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Lights! Camera! Patience!
Future filmmaker gets an up close look at moviemaking
Preston by Logan Masters
Preston Cox shows off the makeup for the head wound he has for his part in Robert Redford's "The Conspirator."

For Preston Cox, this was the chance of a lifetime.

A Georgia Southern University student, Effingham County native and budding filmmaker, Cox said he learned a lot about how a really good movie is filmed. He appeared in two different scenes for the Robert Redford film, “The Conspirator,” which is being filmed in Savannah and Effingham County.

Cox said he had always had a desire to be the person behind the camera. He got started shooting short advertisements for the Wesley Foundation at Georgia Southern, a campus ministry. That led to his working with some friends in the production business.

Even now, Cox is working on a screenplay that he hopes to have ready for next spring’s film festival in Statesboro.

There was an open casting call for “The Conspirator” at a Savannah mall, but Cox lives in Statesboro.

“So it was kind of out of the question to go there at the time,” he said. “A friend of mine sent me an e-mail and he said they’re looking for skinny men with facial hair and it was just an open casting call. So I just sent in an e-mail with my pictures and my height and my weight, and they called me back.”

He said because of his experiences making short films for the film festival, he understood that this would take a lot of patience and time.
Cox said the film production company called him about a week before shooting and had him come in for a costume fitting. They took the extras in two or three at a time where they were fitted for a costume and then sent to makeup. Photos and measurements were taken, and then they were sent home until the day of the shoot.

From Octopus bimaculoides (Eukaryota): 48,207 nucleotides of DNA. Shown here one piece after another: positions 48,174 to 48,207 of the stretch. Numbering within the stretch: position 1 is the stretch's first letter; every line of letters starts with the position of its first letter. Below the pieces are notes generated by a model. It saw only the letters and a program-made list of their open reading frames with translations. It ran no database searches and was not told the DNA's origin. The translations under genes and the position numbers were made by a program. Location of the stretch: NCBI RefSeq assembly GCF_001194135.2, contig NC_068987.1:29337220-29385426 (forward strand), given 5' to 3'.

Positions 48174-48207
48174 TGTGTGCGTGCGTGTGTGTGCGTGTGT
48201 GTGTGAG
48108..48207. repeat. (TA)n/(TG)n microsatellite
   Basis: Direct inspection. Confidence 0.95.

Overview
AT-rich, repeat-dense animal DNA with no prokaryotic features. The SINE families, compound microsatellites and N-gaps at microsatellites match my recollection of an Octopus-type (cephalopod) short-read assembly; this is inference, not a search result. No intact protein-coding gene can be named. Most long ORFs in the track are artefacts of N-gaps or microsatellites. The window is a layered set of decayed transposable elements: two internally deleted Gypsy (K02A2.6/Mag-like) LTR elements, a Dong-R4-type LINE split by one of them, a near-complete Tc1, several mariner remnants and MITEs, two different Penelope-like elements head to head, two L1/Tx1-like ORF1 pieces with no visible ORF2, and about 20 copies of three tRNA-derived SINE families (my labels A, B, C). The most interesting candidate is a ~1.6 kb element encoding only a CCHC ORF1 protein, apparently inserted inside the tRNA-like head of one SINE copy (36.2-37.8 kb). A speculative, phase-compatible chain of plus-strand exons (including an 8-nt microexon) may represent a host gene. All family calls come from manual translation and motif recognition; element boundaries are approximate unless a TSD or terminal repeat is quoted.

He said he got to the set on the Zoller farm early in order to see how things were organized.

“Once all the extras were there, they sent us through hair and makeup,” Cox said. “After we got hair and makeup, we were shuffled onto a transport and taken out to the scene, to the location where they were shooting. That is where we picked up props – rifles, canteens, haversacks, belts – things like that. They took us out to a field, positioned us individually where they wanted us.

“Because I had a bullet wound in my head from makeup, they positioned me toward the front so it was really good to have that front row seat of all the action, what was actually going on with the main actors. I laid down there and picked a position or pose that looked like I’d actually been shot in the head and died right there. I just waited. I think the hardest part of it was just remembering what pose to get back into.”

But a movie scene isn’t done just once, Cox explained.

“Not only do they have to do the same shot maybe 15 or 16 times, but it was from different angles,” he said. “You have to be in the same position and listen to the same lines being repeated over and over again.”

After four hours of lying in the sun face-up, Cox said he thought he could do the job of the lead actor — in this case, Justin Long, best known for his role in the “I’m a Mac” commercials. Cox said Long was very personable and was “just a normal guy doing a job.”

In his second scene of the day, Cox portrayed a soldier entering a room to help make an arrest.

“I helped to arrest George Atzerodt — busted into his room and yanked him out of bed,” he said. “That scene was supposed to be a day scene but was filmed at night.”

He said the lighting really made the shot believable.

“I was supposed to be the officer in that shot. I ended up not being the officer and just being the guy who pointed the rifle at George Atzerodt’s face when they were pulling him out of bed,” Cox said.

He said that scene was a lot more fun to be in than the battle scene filmed that morning.

There were about 45 production people involved on the set and about 200 people altogether involved on that day of shooting here in Effingham County. For the movie, that scene will probably be about two or three minutes long, Cox said.

“It gives me a greater appreciation for a really good movie,” he said.

Cox said he’s not actively looking to get into the movie business right now but that he is waiting on opportunities.

“If there was an opportunity, I’d more than likely step into it wholeheartedly,” he said.